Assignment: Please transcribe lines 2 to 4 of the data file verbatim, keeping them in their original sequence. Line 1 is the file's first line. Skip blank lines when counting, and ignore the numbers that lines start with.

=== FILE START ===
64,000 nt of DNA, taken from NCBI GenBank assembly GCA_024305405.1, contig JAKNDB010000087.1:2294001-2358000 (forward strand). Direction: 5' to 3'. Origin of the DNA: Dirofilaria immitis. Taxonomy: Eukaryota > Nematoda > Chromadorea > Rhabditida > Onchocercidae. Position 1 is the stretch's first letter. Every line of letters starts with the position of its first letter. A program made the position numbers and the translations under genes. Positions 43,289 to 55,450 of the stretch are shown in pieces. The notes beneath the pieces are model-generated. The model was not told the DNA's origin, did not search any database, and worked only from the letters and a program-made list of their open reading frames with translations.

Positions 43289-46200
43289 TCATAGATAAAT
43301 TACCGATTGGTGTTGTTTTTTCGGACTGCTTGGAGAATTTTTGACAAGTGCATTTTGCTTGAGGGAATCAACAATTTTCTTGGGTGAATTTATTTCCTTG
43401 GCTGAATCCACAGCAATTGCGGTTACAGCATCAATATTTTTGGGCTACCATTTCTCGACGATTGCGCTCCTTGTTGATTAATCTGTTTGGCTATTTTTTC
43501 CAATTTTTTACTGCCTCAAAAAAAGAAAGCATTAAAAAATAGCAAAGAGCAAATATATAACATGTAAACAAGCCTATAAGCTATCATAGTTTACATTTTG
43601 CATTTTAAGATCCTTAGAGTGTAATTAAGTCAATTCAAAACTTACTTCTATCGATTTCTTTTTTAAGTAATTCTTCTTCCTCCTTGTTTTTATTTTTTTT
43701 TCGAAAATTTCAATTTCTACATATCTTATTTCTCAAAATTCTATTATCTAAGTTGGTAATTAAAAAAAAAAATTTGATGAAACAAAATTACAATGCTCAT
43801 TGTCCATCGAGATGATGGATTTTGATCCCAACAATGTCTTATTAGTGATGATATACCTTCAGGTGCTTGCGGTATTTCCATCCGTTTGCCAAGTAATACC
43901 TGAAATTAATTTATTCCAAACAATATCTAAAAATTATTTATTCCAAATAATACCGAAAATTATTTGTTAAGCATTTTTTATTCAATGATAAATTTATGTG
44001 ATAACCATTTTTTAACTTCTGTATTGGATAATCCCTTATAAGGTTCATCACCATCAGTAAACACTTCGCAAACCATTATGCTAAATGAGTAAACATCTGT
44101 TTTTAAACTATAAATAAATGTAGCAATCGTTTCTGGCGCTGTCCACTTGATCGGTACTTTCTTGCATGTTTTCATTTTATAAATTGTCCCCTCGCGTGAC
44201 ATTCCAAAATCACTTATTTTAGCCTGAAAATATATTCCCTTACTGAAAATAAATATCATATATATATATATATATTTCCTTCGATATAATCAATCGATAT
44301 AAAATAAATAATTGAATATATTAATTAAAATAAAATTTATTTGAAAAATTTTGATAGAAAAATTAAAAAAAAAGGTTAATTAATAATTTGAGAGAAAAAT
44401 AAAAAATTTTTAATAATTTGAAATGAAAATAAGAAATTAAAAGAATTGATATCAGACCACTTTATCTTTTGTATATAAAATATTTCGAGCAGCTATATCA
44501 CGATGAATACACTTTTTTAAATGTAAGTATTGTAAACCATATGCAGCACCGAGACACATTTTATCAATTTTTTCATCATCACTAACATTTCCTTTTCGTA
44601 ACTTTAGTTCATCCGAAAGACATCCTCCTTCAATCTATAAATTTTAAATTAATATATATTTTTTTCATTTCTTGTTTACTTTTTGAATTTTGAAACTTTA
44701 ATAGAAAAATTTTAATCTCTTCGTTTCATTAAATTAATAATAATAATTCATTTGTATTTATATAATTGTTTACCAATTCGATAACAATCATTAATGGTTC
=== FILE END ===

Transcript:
Positions 43289-46200
43289 TCATAGATAAAT
43301 TACCGATTGGTGTTGTTTTTTCGGACTGCTTGGAGAATTTTTGACAAGTGCATTTTGCTTGAGGGAATCAACAATTTTCTTGGGTGAATTTATTTCCTTG